Ideal Weight Keeps Changing for Americans
July 17, 2003
Until the early 20th century, an extra 10, 20 or even 30 pounds of flesh was considered a sign of robust health -- a buffer against so-called wasting diseases, such as tuberculosis. Then came life-insurance statisticians, and the quantification of mortality, says Cynthia Crossen.
The statisticians began creating charts correlating weight with longevity. By 1924, based on many of those early charts, it could be claimed that more than half of all Americans over the age of 35 were overweight, explains Crossen.
When Metropolitan Life's charts for men and women were published in the early 1940s, millions of people who thought they were normal were classified as heavy.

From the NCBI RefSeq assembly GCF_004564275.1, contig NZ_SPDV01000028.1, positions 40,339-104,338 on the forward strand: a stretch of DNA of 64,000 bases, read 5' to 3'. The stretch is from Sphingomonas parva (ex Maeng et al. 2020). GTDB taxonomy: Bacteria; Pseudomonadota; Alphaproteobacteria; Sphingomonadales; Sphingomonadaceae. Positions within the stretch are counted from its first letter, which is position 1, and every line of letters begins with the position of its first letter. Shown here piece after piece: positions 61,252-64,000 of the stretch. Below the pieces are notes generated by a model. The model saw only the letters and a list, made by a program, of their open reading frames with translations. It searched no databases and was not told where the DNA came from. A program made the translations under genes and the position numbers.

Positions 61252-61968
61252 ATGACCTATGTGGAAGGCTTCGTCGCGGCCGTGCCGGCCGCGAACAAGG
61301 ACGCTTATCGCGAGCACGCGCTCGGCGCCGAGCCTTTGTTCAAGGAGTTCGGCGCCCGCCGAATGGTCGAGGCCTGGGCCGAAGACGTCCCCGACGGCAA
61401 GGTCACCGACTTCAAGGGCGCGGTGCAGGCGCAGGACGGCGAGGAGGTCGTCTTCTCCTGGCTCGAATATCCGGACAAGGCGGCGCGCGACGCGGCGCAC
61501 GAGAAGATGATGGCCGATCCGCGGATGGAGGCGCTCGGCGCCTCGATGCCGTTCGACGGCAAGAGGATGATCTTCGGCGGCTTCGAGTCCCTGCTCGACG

- In 1941, for example, an average 5-foot-10-inch 35-year-old man weighed about 171 pounds, although Metropolitan Life's weight chart for men, published in 1943, set the desirable weight for that man at 159.
- By 1963, the average 5-foot-10-inch 35-year-old man weighed 169 pounds -- luckily for him, Metropolitan Life had just revised its weight charts, resetting his ideal weight to 165, six pounds heavier than the 1943 charts.
- In 1983, Metropolitan Life again revised its charts to reflect new health and mortality data, and desirable weights were raised for most people, roughly two to eight pounds depending on height and frame size.
Americans are indisputably gaining weight -- but we are also chasing a numerical target that keeps getting moved, notes Crossen.
Source: Cynthia Crossen, "Americans Are Gaining Weight, But 'Ideal' Size Keeps Shrinking," Wall Street Journal, July 16, 2003.
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